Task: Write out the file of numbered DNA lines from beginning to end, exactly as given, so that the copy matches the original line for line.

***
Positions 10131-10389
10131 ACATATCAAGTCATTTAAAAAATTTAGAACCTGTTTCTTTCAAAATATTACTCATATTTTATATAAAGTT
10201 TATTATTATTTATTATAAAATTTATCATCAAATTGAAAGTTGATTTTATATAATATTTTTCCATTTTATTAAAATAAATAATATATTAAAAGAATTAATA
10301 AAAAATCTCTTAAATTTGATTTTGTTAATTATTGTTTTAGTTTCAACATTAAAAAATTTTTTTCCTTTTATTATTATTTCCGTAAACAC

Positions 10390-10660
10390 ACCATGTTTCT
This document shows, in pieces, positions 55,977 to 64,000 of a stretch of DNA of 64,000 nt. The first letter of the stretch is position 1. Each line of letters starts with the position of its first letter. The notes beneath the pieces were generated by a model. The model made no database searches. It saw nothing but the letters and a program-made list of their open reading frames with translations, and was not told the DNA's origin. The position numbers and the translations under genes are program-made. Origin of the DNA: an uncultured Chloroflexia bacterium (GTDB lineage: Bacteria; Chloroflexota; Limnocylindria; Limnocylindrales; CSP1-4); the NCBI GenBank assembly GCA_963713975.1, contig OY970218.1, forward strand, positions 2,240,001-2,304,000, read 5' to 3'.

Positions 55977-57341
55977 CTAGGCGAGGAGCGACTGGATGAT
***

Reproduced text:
Positions 10131-10389
10131 ACATATCAAGTCATTTAAAAAATTTAGAACCTGTTTCTTTCAAAATATTACTCATATTTTATATAAAGTT
10201 TATTATTATTTATTATAAAATTTATCATCAAATTGAAAGTTGATTTTATATAATATTTTTCCATTTTATTAAAATAAATAATATATTAAAAGAATTAATA
10301 AAAAATCTCTTAAATTTGATTTTGTTAATTATTGTTTTAGTTTCAACATTAAAAAATTTTTTTCCTTTTATTATTATTTCCGTAAACAC

Positions 10390-10660
10390 ACCATGTTTCT
This document shows, in pieces, positions 55,977 to 64,000 of a stretch of DNA of 64,000 nt. The first letter of the stretch is position 1. Each line of letters starts with the position of its first letter. The notes beneath the pieces were generated by a model. The model made no database searches. It saw nothing but the letters and a program-made list of their open reading frames with translations, and was not told the DNA's origin. The position numbers and the translations under genes are program-made. Origin of the DNA: an uncultured Chloroflexia bacterium (GTDB lineage: Bacteria; Chloroflexota; Limnocylindria; Limnocylindrales; CSP1-4); the NCBI GenBank assembly GCA_963713975.1, contig OY970218.1, forward strand, positions 2,240,001-2,304,000, read 5' to 3'.

Positions 55977-57341
55977 CTAGGCGAGGAGCGACTGGATGAT